If you hear the sentence:

...a l’habitude de passer Noël avec ses grands-parents.

Which means:

...are used to spend christmas with his grand parents.

But what if we replace ses with ces. Then we get:

...are used to spend christmas with these grand parents.

So how do we know if we hear a ces or ses in this case? I think the sound the same. Because we don't know if the grand parents are the ancestors or just someone else's grand parents.

  • "...a l'habitude..." will translate to "...is used to..." – Laurent S. Mar 14 at 12:03

Like all languages, it will depend on who is saying it, the context, and the situation that arises from such, but for question the answer is probably the first one, the second one isn't linguistically wrong but it doesn't make much sense, if he is spending Christmas with some grand parents, one should give more information about their identity, like a l'habitude de passer Noël avec les grands-parents de son ami, sa femme, ....

  • 9
    In any case 'ses' and 'ces' are pronounced the same way (until someone comments it's pronounced differently where he/she lives ;)) – vc 74 Mar 10 at 20:10
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    As a matter of fact, I do pronounce "de" and "d'eux" differently. – G. Fougeron Mar 11 at 11:03
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    @user10191234: as G Fougeron says, there is a difference: de is pronounced differently from deux (and "d'eux" which is the same as "deux"). – psmears Mar 11 at 11:32
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    @psmears I'm not sure such a general statement can be made since it depends heavily on regional variations and people's accent. – Sacha Mar 11 at 14:15
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    Après 10 commentaires on peut noter que personne n'a encore dit que ces et ses ne sont pas des homophones dans leur région. Certaines différences ne sont pas pertinentes pourvu qu'il y ait équivalence, par exemple je prononce presque systématiquement la finale de ces deux homophones grammaticaux comme le son é, de sorte qu'ils sont homophones même si ma prononciation est probablement régionale, parce qu'elle est identique dans les deux cas. – baie d'euzellecité Mar 11 at 21:03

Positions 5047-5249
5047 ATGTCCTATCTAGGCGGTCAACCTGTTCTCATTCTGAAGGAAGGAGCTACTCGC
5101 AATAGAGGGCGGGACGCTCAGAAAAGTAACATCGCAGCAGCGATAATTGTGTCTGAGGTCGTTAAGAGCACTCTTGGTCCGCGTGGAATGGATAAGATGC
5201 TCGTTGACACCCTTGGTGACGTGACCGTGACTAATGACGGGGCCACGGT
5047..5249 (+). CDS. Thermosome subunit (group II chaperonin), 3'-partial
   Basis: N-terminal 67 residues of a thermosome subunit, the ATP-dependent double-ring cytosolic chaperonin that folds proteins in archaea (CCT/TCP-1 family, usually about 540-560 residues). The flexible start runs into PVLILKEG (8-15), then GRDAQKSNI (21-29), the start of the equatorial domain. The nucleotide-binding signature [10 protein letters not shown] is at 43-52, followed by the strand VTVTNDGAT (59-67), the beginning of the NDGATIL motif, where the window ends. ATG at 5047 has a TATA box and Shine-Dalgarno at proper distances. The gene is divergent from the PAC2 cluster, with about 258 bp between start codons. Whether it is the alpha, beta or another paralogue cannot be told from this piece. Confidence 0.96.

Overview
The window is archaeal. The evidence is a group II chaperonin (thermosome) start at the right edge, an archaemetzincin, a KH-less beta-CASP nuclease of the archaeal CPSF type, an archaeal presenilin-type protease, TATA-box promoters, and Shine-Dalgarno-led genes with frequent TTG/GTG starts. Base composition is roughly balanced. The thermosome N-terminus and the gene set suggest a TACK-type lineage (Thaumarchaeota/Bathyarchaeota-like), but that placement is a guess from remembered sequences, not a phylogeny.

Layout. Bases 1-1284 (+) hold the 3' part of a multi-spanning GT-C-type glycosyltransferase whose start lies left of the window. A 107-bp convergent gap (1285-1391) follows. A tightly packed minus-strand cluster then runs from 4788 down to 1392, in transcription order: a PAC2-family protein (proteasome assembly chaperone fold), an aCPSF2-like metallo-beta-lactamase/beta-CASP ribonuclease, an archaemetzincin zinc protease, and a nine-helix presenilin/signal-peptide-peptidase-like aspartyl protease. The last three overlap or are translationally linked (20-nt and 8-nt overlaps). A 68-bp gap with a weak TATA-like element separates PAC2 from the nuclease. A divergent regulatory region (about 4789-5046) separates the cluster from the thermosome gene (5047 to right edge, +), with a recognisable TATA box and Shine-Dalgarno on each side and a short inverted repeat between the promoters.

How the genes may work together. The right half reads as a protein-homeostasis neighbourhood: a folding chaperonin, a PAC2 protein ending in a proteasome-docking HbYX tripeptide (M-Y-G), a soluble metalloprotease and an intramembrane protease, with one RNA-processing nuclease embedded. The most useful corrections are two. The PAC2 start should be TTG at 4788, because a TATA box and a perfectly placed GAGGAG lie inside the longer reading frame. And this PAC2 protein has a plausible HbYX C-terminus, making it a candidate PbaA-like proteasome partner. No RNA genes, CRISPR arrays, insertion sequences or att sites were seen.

The determiners ces and ses are homophonous (des homophones) and are therefore pronounced the same; more precisely, we're talking about grammatical homophones (see more of those). The sentence « X a l'habitude de passer Noël avec ces grand-parents » without any prior reference to which grand parents we're talking about, is unlikely. Generally people are not called grand parents out of the blue i.e. it's not generic substitute for gens, personnes, (membres d'une) famille etc.

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    This is the best answer, as the only one that provides sources. – Philippe-André Lorin Mar 12 at 14:20

Native French speaker here.

In my experience, I have never intentionally made a difference between the pronunciation of "ces" and "ses" myself, I've never heard there was a difference, and I've never been able to tell a difference when other people spoke.

So, purely phonetically speaking, those two words are (again, in my experience) exactly identical.

To answer your question "So how do we know if we hear a ces or ses in this case?" more precisely, here are my two cents : I do think (as other have mentioned) that "ses" is more or less the only choice, but you can't know only by ear, and context of the discussion wouldn't help. The disambiguation context here is purely cultural (imo) here. What I mean by that is that even though the sentence using "ces" is grammatically correct, no native speaker in their right mind would ever say it out loud. If they wanted to convey the meaning of "ces" (namely "those"), they would probably say "ces grands-parents là" (word for word, this gives "those grandparents there"). This habit is so common to allow for diambiguation that it feels like using "ces" is a mistake. Not a grammatical mistake, but an instance where the desired meaning will NEVER be properly conveyed in a discussion between native French speaker (from France. I don't know if it still holds for other populations).

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